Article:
Data Science is about learning. I don’t mean supervised learning, unsupervised learning, reinforcement learning or transfer learning ! I mean LEARNING ! From books. From code. From your colleagues and friends. From stackoverflow ! You are constantly learning and improving your skill set. New models and breakthroughs are being announced at a faster rate than ever. As data scientists, you need to be aware of what is going on in this field and stay on top of the latest developments. IBM has a few open source projects that I want to write about that will help you keep up to date. We will look MAX or Model Asset Exchange in this post.
MAX is a repository of open source Machine Learning and Deep Learning models developed by my colleagues and friends at IBM. They include topics ranging from object recognition, pose detector, audio analysis and age estimator. The team puts out a new model every now and then. So what’s the big deal ?
You can clone, fork, improve upon, provide feedback and learn from these models ! You LEARN ! You learn how to make one yourself and make it usable ! You learn why it works well. You learn why some it does not work well and more importantly why it does not work with certain inputs.
My dear friend and colleague Patrick Titzler gave a talk in San Francisco recently on MAX and showed us how to use Node-RED to quickly test some of these models. I met Ayush at the same meetup. Ayush is using two models from MAX to facilitate his everyday hobby — photography. I will save that for another post later. Let’s look at my favorite MAX models …
This model recognizes the objects present in an image from the 80 different high-level classes of objects in the COCO Dataset. This problem has been solved for most part and if the framework/platform you are using does not do well with the default results, try creating a custom classifier (insert url) with Watson Visual Recognition. As an example, I gave the leading visual recognition APIs an image of Raspberry Pi and they mostly came back with “computer chip”, “mother board” or “electronic”. Those are all amazing results, but I wanted more. I was able to train a custom classifier using Watson to tell me with high confidence if the picture was “Raspberry Pi Model A” or “Raspberry Pi Model B” 😳. Pretty cool stuff ! You can read about the customer classifier in this medium post. That being said, this open source model still makes for a great learning resource. You can also try these patterns in Node-RED, more coming on this option in the next post ! Pretty cool that it got the bicycle just with what was visible in the picture ! The bicycle is hanging upside down in my room 🆒 !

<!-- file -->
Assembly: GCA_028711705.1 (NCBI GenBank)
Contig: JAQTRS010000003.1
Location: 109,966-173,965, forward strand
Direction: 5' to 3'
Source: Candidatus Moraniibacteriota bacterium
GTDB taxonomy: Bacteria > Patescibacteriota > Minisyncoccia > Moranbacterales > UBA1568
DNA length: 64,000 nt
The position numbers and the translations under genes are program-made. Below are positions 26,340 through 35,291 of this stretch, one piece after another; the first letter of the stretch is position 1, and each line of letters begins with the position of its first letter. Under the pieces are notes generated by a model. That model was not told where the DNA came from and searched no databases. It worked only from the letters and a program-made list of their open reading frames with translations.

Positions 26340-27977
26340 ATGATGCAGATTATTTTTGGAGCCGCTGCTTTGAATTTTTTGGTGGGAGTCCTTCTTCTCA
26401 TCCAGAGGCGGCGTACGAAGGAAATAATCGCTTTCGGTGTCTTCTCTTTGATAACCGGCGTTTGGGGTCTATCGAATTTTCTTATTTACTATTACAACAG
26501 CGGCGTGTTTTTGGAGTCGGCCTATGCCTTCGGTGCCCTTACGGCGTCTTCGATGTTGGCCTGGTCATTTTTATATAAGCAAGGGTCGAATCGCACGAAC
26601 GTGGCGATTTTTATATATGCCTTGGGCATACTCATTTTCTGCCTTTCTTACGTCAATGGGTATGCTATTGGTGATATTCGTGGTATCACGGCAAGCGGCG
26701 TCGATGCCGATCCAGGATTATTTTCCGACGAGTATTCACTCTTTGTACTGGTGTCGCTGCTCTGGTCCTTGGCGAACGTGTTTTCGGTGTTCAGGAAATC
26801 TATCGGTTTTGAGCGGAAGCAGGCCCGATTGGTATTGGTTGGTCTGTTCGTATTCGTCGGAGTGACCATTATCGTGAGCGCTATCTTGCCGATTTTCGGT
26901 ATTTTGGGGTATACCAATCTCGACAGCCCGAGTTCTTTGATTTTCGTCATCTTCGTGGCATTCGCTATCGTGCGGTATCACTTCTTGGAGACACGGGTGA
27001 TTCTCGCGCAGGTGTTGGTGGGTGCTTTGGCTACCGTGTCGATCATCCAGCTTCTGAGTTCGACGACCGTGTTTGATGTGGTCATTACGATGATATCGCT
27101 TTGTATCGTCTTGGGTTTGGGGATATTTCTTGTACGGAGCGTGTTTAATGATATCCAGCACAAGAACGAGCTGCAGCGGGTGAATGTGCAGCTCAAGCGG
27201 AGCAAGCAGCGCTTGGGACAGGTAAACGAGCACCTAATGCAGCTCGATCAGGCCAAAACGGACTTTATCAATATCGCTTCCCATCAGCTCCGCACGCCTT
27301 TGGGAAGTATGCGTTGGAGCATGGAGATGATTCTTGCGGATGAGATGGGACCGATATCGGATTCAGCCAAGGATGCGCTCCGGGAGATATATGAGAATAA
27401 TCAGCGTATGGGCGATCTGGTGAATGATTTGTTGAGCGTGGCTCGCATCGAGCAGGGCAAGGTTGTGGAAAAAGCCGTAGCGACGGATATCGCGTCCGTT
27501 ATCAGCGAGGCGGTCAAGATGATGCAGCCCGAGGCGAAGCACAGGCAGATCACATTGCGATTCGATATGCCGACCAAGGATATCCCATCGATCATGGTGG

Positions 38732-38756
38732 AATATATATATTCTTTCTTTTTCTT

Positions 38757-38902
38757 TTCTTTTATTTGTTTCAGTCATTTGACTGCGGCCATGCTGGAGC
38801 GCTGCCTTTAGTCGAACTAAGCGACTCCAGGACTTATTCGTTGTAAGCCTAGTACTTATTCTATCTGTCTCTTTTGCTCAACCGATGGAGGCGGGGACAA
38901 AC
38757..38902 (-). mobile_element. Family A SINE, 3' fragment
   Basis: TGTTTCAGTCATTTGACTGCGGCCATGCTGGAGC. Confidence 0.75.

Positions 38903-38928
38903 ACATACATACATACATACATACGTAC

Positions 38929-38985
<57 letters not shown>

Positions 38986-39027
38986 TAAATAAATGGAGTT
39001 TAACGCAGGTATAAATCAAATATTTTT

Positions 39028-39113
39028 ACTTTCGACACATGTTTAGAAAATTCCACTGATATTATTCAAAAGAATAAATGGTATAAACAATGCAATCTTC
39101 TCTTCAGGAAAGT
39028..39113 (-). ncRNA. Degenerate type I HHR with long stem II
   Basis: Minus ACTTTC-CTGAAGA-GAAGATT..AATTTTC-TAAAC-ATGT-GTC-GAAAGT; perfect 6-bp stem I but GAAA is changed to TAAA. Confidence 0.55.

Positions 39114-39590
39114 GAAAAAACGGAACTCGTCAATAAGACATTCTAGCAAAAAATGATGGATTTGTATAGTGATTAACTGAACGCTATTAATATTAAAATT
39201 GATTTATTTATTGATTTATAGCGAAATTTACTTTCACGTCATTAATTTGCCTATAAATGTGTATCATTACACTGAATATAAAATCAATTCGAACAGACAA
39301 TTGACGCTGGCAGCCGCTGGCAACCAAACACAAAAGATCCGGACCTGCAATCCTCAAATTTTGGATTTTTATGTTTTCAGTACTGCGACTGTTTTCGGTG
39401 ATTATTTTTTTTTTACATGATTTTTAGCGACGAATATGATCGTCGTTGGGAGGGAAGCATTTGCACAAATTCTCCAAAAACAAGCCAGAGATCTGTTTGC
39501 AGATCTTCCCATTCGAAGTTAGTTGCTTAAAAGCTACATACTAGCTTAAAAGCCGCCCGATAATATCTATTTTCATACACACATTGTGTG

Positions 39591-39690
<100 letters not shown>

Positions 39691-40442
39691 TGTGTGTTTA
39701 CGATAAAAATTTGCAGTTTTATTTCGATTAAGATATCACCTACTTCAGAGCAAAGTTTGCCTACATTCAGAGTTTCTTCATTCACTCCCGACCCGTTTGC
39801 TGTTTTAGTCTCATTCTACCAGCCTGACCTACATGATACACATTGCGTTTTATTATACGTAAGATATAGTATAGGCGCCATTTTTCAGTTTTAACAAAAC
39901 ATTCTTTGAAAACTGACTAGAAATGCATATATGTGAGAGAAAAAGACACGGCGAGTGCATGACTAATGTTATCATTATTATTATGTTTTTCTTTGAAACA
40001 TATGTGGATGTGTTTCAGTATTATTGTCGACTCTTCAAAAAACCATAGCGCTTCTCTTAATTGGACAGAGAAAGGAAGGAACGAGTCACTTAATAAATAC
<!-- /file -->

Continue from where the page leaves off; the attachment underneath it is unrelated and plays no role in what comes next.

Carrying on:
This model detects faces in an image, extracts facial features for each face detected and finally predicts the age of each face.
This is my favorite by far because it gets me younger every time :). At first, I was quite annoyed that IBM would put out a model that did not do as well as I expected it to. Sometimes I shave and other times I have a stubble. It gives me a different result in day light vs inside a dimly lit conference hall. But then I realized that these are all learning opportunities for me. Questions that we need to ask of each model. I started looking at the training data and quickly realized that unless I am in Hollywood and have five lbs of makeup on, it wont be able to guess my age. The training data is IMDB imageset that you can find here. We will look at this dataset closely in an upcoming blog post.
We Now have an IBM code pattern that will help you create a web application that uses this model ! These world leaders are awfully young !
It does fairly well with my image, only off by two … I will let you guess in which direction.
This is the model Ayush was using to generate captions for his Instagram account. By the way, you can follow him here: https://www.instagram.com/throughshutter
This model generates captions from a fixed vocabulary that describe the contents of images in the COCO Dataset. Even though the training dataset is limited (80 object categories), it does pretty well. Here is an example
A man in a suit talking on a cell phone
The caption says a man in a suit talking on a cell phone. That is not bad at all ! There are plenty of other models you can try on MAX. But let’s look at how you can use Node-RED to quickly test a few of these. The MAX team has created some assets to help us out. If you have never used Node-RED before, get ready to fall in love 💕.
This one is so much fun. This model recognizes a signed 16-bit PCM wav file as an input, generates embeddings, applies PCA transformation/quantization, uses the embeddings as an input to a multi-attention classifier and outputs top 5 class predictions and probabilities as output. WHAT 🤯 !! Basically, it identifies sounds and noise. The data is coming from AudioSet. I am building some cool demos and games to use this model. Stay tuned !
I had a lot of fun with this one at a recent data science workshop ! This model detects humans and their poses in a given image. The model first detects the humans in the input image and then identifies the body parts, including nose, neck, eyes, shoulders, elbows, wrists, hips, knees, and ankles. Next, each pair of associated body parts is connected by a pose line.
Those are some of my favorite models. There are lots more in the Model Asset Exchange. Give them a try and let me know which ones you like ! I have some more posts coming up on how to use/deploy some of these models.
Max Katz, sorry for the confusion in advance :). I will write a separate post to introduce you ! Patrick Titzler, thank you for the wonderful meetup ! Gabriela de Queiroz and Simon, thank you for demoing MAX at the IBM AI-ML Summit in San Francisco.